Thursday, July 08, 2010

Cure light torts?

Thoreau at Unqualified Offerings muses on "TV, Movies and D&D." Do characters in adventure films map onto the D&D classes? He can peg the fighter, thief, and mage (= hacker/techie), but wonders where the clerics are?
Here’s where we have to go past game mechanics to role-playing: The cleric has allegiance to a higher authority, and can appeal to this authority. Often our hero will have a compatriot who doesn’t break as many rules and remains tied in to high-ranking government officials. This compatriot can intercede with the higher powers, and obtain favors that not even a techie mage can obtain. The techie mage can get you an access card to get into the building under a fake name (good until you are discovered) but the intermediary can get your name on the good list so you are able to enter under your own name and requisition things. The techie mage can get you into databases, but the intermediary can call in the cavalry (or, in religious terms, summon avenging angels to fight beside you). If your wounds are worse than any field medic can treat, the intermediary can get you officially recognized as a good guy so you can go to the hospital in an ambulance rather than a squad car (i.e. cast “raise dead”). And, ultimately, the friend who’s still in good graces can give you the most divine gift of all: Official forgiveness for your sins.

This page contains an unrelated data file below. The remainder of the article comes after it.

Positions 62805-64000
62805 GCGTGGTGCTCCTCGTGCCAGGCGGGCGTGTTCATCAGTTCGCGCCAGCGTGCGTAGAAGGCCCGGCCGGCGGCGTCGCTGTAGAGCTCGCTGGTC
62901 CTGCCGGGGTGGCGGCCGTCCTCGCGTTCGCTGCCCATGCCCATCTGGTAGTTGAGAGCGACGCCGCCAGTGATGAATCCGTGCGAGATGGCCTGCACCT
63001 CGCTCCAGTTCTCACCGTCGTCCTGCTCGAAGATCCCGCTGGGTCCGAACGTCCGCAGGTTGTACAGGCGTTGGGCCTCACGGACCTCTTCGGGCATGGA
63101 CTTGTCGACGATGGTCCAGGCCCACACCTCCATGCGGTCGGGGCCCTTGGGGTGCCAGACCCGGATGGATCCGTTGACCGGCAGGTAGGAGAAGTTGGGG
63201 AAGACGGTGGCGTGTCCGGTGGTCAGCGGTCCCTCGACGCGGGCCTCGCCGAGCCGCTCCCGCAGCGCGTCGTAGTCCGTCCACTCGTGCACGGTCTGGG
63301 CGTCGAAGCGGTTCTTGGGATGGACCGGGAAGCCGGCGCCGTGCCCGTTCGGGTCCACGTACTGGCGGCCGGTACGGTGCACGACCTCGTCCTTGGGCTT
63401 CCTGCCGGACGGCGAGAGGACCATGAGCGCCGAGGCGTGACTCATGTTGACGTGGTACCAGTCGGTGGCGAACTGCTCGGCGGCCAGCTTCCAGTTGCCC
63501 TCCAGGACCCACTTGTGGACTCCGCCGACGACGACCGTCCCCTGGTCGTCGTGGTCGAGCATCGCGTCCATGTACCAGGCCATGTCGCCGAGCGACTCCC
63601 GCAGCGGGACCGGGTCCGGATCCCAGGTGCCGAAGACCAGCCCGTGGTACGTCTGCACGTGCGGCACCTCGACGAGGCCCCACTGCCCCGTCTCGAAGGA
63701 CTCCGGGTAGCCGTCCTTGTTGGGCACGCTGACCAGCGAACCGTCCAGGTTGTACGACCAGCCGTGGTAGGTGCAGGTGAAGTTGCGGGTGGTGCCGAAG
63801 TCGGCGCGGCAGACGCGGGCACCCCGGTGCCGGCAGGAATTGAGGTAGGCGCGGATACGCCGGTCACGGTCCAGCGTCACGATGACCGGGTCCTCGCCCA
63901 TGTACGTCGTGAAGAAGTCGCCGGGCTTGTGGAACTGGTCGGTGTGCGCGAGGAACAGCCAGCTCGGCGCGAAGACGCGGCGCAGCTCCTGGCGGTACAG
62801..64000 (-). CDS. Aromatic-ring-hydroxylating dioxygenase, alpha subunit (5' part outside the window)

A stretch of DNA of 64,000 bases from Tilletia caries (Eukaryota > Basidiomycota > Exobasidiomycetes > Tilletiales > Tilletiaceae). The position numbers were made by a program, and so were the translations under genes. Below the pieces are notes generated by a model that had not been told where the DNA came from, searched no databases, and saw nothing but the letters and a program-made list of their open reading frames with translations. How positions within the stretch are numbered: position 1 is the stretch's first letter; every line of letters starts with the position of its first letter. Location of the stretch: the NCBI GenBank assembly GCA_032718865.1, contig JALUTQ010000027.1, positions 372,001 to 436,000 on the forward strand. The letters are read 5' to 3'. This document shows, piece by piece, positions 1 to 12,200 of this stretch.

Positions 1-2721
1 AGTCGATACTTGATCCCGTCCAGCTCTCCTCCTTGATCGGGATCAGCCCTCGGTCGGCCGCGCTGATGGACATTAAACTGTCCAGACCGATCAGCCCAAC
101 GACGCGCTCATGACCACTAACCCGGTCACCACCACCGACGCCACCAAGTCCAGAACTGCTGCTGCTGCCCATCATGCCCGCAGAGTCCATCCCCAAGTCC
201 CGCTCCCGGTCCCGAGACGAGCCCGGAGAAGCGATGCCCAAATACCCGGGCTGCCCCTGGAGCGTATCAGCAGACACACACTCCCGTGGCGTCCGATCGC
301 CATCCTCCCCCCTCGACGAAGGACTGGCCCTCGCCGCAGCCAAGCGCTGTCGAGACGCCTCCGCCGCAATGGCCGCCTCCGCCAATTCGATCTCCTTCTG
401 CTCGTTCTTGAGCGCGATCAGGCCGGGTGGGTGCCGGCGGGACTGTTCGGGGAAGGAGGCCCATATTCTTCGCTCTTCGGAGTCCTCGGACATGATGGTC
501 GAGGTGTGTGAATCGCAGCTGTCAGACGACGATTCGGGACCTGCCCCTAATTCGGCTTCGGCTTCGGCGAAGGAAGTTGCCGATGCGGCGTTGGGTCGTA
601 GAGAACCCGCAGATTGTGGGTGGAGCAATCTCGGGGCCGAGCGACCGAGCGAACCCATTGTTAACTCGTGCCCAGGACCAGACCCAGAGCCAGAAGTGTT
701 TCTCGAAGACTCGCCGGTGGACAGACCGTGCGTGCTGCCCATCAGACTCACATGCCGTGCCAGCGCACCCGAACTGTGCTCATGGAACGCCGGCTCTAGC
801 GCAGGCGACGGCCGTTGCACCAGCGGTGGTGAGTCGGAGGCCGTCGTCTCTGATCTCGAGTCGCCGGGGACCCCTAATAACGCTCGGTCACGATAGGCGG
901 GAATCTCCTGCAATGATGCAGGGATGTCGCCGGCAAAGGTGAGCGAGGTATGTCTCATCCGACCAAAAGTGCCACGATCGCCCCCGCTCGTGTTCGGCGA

As I note in his comment thread, the etymology of cleric points us to the modern-day counterpart, the intervening figure who intercedes with the higher powers and obtains their forgiveness -- or, in the case of an evil character, summons them against the forces of Light.

The lawyer, of course. I feel better about my job already. (Though I'm pretty sure I've never had a cleric PC in my life ... maybe a magic-user/cleric once, briefly?)

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